A 38-year-old sea swimmer, canoeist and yogi, I wasn’t fearful of covid-19. I thought I’d get it out of the way, and any suffering would make up for the immunity conferred. After all, I knew people who had come through it in less than two weeks.
I suspect that I contracted it in March, in the lead up to lockdown when I felt run down and exhausted with a distinctive headache. But it was on Easter Monday the next month that I realised I’d lost my sense of taste and smell. The next week was just like any case of flu: aches, fatigue and a headache. I drank fluids and stayed on the couch. I was able to knit and attended a couple of Zooms, although I tired easily.
On day seven, things got scary. I was unable to move, then woke in the middle of the night slicked with sweat, my rib cage iron bands. Panicking, unable to breathe and with the bathroom floor swimming in front of me. Having visions of dying alone. I grappled uselessly for information online, before giving up and calling 999.
Paramedics arrived, gave me an ECG and concluded that while my respiration wasn’t great, oxygen levels were okay. A decision was made to leave me at home, with a friend calling me every hour to check I was conscious. I live by myself and will never forget the fear that I might ‘slip away’.
“I couldn’t walk far or remain upright for long, but I kept trying, assuming that I would soon be back to full health.”
That moment was sobering. I posted about it on Facebook and was flooded with generosity and offers of help. Home-cooked meals and care packages arrived. Friends delivered groceries, neighbours took out my bins. I was overwhelmed by the support, it was comforting to know people cared and having the practicalities sorted meant I could focus on recovery.
I spent a couple of weeks resting and was keen to get back to working and socialising, but improvement was slow. I was exhausted, my chest was tight, voice hoarse and breathing laboured. I couldn’t walk far or remain upright for long, but I kept trying, assuming that I would soon be back to full health.
Then one night I went to sleep relaxed after meditation, but woke at 2am with crazy tachycardia. I rang 999 again and, this time, was admitted to hospital. My heart rate was three times the normal resting rate and the pain in my chest felt like I’d been stabbed. I spent the night in the ‘Red Zone’ – the designated ward for Covid-19 sufferers – in an uncomfortable plastic chair. Once blood tests showed I hadn’t had a heart attack and my chest x-ray was clear, the doctor told me that I had likely had a panic attack.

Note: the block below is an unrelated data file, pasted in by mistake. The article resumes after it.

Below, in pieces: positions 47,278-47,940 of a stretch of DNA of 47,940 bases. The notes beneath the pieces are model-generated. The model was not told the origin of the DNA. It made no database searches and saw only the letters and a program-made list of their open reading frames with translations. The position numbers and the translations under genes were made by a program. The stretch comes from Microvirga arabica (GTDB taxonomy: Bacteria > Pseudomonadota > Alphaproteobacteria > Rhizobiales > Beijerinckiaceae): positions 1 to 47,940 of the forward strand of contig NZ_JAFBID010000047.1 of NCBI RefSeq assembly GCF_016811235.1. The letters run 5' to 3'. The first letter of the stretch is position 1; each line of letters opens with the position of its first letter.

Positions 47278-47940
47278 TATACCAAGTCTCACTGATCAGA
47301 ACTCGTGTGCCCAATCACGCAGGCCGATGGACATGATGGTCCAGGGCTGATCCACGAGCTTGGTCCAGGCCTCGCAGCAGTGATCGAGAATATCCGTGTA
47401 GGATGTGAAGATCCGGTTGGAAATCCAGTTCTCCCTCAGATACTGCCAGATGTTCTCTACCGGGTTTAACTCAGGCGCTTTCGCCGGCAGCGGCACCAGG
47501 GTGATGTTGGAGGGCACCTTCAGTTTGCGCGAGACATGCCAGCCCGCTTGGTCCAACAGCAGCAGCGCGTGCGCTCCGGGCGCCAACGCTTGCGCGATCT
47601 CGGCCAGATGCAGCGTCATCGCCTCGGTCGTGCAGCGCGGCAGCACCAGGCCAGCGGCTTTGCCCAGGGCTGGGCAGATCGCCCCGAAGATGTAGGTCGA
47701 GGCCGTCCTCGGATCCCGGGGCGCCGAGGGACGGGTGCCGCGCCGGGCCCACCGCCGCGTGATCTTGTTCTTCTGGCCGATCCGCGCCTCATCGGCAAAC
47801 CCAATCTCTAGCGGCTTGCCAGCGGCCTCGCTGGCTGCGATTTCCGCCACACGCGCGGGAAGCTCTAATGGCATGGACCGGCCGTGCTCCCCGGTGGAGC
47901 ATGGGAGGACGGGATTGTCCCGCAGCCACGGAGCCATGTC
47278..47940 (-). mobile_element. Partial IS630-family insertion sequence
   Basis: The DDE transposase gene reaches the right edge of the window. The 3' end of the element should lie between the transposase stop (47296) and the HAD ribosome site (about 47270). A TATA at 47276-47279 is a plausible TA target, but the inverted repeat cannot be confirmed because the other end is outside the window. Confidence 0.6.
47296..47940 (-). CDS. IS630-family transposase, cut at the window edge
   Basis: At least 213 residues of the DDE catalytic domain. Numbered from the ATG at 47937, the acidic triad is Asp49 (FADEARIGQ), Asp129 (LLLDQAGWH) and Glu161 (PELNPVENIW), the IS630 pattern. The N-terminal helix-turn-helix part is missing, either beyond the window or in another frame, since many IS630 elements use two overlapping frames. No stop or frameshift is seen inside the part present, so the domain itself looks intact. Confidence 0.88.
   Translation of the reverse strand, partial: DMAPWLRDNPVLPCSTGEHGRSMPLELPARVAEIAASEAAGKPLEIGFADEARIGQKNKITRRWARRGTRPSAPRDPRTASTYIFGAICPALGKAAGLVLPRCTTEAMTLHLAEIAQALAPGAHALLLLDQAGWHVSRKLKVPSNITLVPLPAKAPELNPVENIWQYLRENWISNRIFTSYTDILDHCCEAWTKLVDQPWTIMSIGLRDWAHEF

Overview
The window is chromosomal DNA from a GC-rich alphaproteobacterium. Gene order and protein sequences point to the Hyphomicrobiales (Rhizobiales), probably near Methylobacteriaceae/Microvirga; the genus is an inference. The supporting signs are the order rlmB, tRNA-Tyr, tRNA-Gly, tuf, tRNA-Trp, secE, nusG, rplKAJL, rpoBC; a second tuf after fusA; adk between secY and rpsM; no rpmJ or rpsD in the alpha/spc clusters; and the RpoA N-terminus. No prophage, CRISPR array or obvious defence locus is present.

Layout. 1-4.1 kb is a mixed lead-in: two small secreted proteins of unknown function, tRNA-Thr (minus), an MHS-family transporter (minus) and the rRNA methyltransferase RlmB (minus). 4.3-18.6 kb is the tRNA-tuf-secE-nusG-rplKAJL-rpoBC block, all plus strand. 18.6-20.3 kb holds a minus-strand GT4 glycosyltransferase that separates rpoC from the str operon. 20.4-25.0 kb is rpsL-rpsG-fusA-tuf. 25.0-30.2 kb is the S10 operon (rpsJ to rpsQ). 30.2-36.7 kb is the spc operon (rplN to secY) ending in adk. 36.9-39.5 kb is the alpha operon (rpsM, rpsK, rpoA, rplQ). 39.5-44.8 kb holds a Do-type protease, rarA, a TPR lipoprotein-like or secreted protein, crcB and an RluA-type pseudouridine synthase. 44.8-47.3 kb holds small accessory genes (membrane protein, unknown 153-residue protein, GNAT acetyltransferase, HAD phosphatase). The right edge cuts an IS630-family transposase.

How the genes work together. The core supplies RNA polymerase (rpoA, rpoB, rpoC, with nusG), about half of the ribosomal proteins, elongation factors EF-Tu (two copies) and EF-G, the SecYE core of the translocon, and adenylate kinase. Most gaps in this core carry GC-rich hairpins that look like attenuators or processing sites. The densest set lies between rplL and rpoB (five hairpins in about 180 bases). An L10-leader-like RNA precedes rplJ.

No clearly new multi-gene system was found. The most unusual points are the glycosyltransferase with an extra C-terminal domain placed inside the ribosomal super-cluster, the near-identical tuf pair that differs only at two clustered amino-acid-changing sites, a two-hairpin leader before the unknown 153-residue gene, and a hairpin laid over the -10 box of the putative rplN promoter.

I didn’t realise this was possible whilst sleeping, but it was plausible. Night time was the worst: difficulty breathing led to gnawing anxiety which could easily overspill into panic, once having to stop myself from running, screaming into the street.
The doctor simply said I needed to go back to work “as soon as possible”. Desperate for normality, I resolved to follow his advice. But one day of trying to function at work cost me a week in bed, grounded by fatigue. The grim reality is that “recovery” from Covid-19 is not a straight line but, for me, the jagged tooth of a crocodile jaw began to dawn. I had to surrender all plans.
As a business owner, having no idea when I could pursue new financial opportunities was worrying. Within my already limited lockdown world, not being able to make any social plans, totally dispiriting.
As time went on and the care packages and visits began to dwindle, my sense of isolation deepened. Being unable to plan for the future, I became increasingly depressed. Days were mind numbingly similar, characterised only by my weird, ever-changing symptoms: chest pain, ear ache, brain fuzz.
Family and friends couldn’t understand. It’s hard to explain how it feels to be trapped in a malfunctioning body and mind in the same four walls for weeks on end. People expect you to get better, expect ‘progress’. When my mental and physical health degraded to such an extent that I could no longer care for myself, a friend stepped in to perform the basic tasks that I was unable to – putting out the bins, changing the sheets, cooking. At this point, when my dignity started to disappear, I reached an all-time low.
“I’m in a kind of purgatory, somewhere in between surviving and living.”
Now, into week seven, I’m looking back at lockdown as a twilight haze, suspended in time by the virus whose “long tail” continues to plague me. I’ve tried to engage in ‘active recovery’: avoiding alcohol, taking vitamins, eating vegetables and doing breathwork to clear my lungs. I’ve abandoned attempts at exercise; any time I exert myself, I go backwards. On a good day, I’m operating at about 30% capacity.
At the moment, I’m in a kind of purgatory, somewhere in between surviving and living. All of the things that made lockdown bearable – swimming, exercise, a structured working day – are no longer an option. All I can do is continue to practice patience.
I’m aware that I’m part of a growing minority. I’m in a WhatsApp support group with members in their 30s-50s at various points in the journey – some further along than me. It’s been helpful to share practical tips and have emotional support. But still, I’m afraid. When will I get better? Or is this my life now? Will I ever bounce back?
The scariest thing is we have no answers. Covid-19 is a new disease that science is pedalling to catch up with. All we have right now is rhetoric about people who have ‘recovered’, applauding those who haven’t died.
But what about us? The lost ones, trapped in the gruelling long tail, with no understanding of when or if or how our health and quality of life will be restored?
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